rocket launch programs. Therefore, for the purposes of estimating take, 
we conservatively estimate that all haulouts on VAFB will be ensonified 
by launch noise during a rocket or missile launch. On the NCI, sonic 
booms from launches sometimes impact San Miguel Island (SMI) and 
occasionally Santa Rosa Island (SRI); Santa Cruz and Anacapa Islands 
are not expected to be impacted by sonic booms in excess of 1.0 psf 
(USAF, 2018) therefore only marine mammals on San Miguel and Santa Rosa 
Islands may potentially be taken by sonic booms. We estimate that, when 
a sonic boom impacts the NCI, 25 percent of pinniped haulouts on San 
Miguel and Santa Rosa Islands will be ensonified by a sonic boom above 
1.0 psf. We consider this to be a conservative assumption based on 
sonic boom models which show that areas predicted to be impacted by a 
sonic boom with peak overpressures of 1.0 psf and above are typically 
limited to isolated parts of a single island, and sonic boom model 
results tend to overestimate actual recorded sonic booms on the NCI 
(pers. comm. R. Evans, USAF, to J. Carduner, NMFS OPR).

Marine Mammal Occurrence

    In this section we provide the information about the presence, 
density, or group dynamics of marine mammals that will inform the take 
calculations. Data collected from marine mammal surveys, including 
monthly marine mammal surveys conducted by the USAF at VAFB as well as 
data collected by NMFS at NCI, represent the best available information 
on the occurrence of the six pinniped species expected to occur in the 
project area. Monthly marine mammal surveys at VAFB are conducted to 
document the abundance, distribution and status of pinnipeds at VAFB. 
When possible, these surveys are timed to coincide with the lowest 
afternoon tides of each month, when the greatest numbers of animals are 
usually hauled out. Data gathered during monthly surveys include: 
Species, number, general behavior, presence of pups, age class, gender, 
reactions to natural or human-caused disturbances, and environmental 
conditions. The quality and amount of information available on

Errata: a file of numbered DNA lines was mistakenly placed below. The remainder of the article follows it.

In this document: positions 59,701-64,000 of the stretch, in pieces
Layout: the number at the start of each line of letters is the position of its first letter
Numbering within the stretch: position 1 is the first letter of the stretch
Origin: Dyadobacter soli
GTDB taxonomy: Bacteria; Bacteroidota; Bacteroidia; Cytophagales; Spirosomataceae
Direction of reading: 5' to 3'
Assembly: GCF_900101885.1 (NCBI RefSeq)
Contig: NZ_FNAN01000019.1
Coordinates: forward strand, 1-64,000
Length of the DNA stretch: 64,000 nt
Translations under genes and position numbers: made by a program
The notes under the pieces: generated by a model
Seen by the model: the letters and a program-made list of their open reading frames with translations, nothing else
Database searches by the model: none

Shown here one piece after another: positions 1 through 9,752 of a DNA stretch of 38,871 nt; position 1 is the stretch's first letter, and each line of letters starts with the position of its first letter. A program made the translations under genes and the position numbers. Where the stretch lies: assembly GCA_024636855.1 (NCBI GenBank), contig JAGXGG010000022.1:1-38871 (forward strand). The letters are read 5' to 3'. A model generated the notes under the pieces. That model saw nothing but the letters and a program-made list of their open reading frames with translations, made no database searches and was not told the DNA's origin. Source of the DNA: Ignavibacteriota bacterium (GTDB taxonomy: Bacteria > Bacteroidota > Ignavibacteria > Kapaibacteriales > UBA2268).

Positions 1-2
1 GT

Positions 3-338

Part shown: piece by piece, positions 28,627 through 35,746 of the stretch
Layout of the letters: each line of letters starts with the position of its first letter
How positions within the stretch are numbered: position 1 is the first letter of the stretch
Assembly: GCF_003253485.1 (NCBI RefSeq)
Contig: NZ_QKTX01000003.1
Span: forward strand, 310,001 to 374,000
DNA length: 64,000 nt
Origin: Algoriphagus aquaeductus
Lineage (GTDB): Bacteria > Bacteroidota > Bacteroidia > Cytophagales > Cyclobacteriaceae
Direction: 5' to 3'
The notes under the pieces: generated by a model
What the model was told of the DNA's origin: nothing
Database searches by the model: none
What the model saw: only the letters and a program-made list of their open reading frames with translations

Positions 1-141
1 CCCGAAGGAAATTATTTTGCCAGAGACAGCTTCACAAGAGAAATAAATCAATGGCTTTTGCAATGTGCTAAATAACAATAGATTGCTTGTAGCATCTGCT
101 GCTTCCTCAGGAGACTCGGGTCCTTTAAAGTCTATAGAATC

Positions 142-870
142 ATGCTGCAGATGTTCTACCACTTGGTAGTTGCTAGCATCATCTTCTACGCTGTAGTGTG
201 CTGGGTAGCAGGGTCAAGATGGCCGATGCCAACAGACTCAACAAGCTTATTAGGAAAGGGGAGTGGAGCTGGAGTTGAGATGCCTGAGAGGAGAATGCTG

pinnipeds in the project area varies depending on species; some species 
are surveyed regularly at VAFB and the NCI (e.g., California sea lion), 
while other species are surveyed less frequently (e.g., northern fur 
seals and Guadalupe fur seals). However, the best available data was 
used to estimate take numbers. Take estimates for all species are shown 
in Table 13.
    Harbor Seal--Pacific harbor seals are the most common marine mammal 
inhabiting VAFB, congregating on several rocky haulout sites along the 
VAFB coastline. They also haul out, breed, and pup in isolated beaches 
and coves throughout the coasts of the NCI. Data from VAFB monthly 
surveys for the three most recent years for which data is available 
(2015, 2016 and 2017) shows the mean number of harbor seals recorded on 
VAFB during those years was 255 (CEMML 2016, 2017, 2018). The USAF 
estimated the number of harbor seals that may be hauled out at VAFB 
during all months of the year from 2019-2024 to be 300; we think this 
is a reasonable estimate given the monthly survey data as described 
above and the fluctuations in harbor seal numbers observed on VAFB; 
therefore, take of harbor seals at VAFB was estimated based on a 
conservative estimate of 300 harbor seals hauled out during any month 
on VAFB. Take of harbor seals at the NCI was estimated based on the 
mean count totals from survey data collected on SMI, SRI, and 
Richardson Rock (located 10 km northwest of SMI), from 2011 to 2015 by 
the NMFS SWFSC (Lowry et al., 2017).
    California sea lion--California sea lions are common offshore of 
VAFB and haul out on rocks and beaches along the coastline of VAFB 
where their numbers have been increasing in recent years, though 
pupping rarely occurs on the VAFB coastline. They haul out in large 
numbers on the NCI and rookeries exist on SMI. The data from monthly 
marine mammal surveys at VAFB from 2015, 2016 and 2017 shows a mean of 
11 California sea lions recorded at VAFB (CEMML 2016, 2017, 2018). 
However, numbers of California sea lions appear to be increasing at 
VAFB, with a mean of 21 recorded during surveys in 2017 including 68 
recorded in September 2017 (CEMML, 2018). The USAF estimated in their 
application that up to 125 California sea lions may be hauled out at 
VAFB during any month of the year; however, based on the monthly survey 
data, for the purposes of estimating take we conservatively estimate 
that up to 75 California sea lions may be hauled out during any month 
of the year. Take of California sea lions at the NCI was estimated 
based on the mean count totals from survey data collected on SMI, SRI, 
and Richardson Rock from 2011 to 2015 by the NMFS SWFSC (Lowry et al., 
2017).
    Steller Sea Lion--Steller sea lions occur in very small numbers at 
VAFB and on SMI. They do not currently have rookeries at VAFB or the 
NCI. Data from monthly marine mammal surveys at VAFB from 2015, 2016 
and 2017 show a mean of 2.4 Steller sea lions recorded at VAFB (CEMML 
2016, 2017, 2018). The USAF estimated the number of Steller sea lions 
that may be hauled out at VAFB during all months of the year from 2019-
2024 to be 3. We consider this a reasonable estimate based on monthly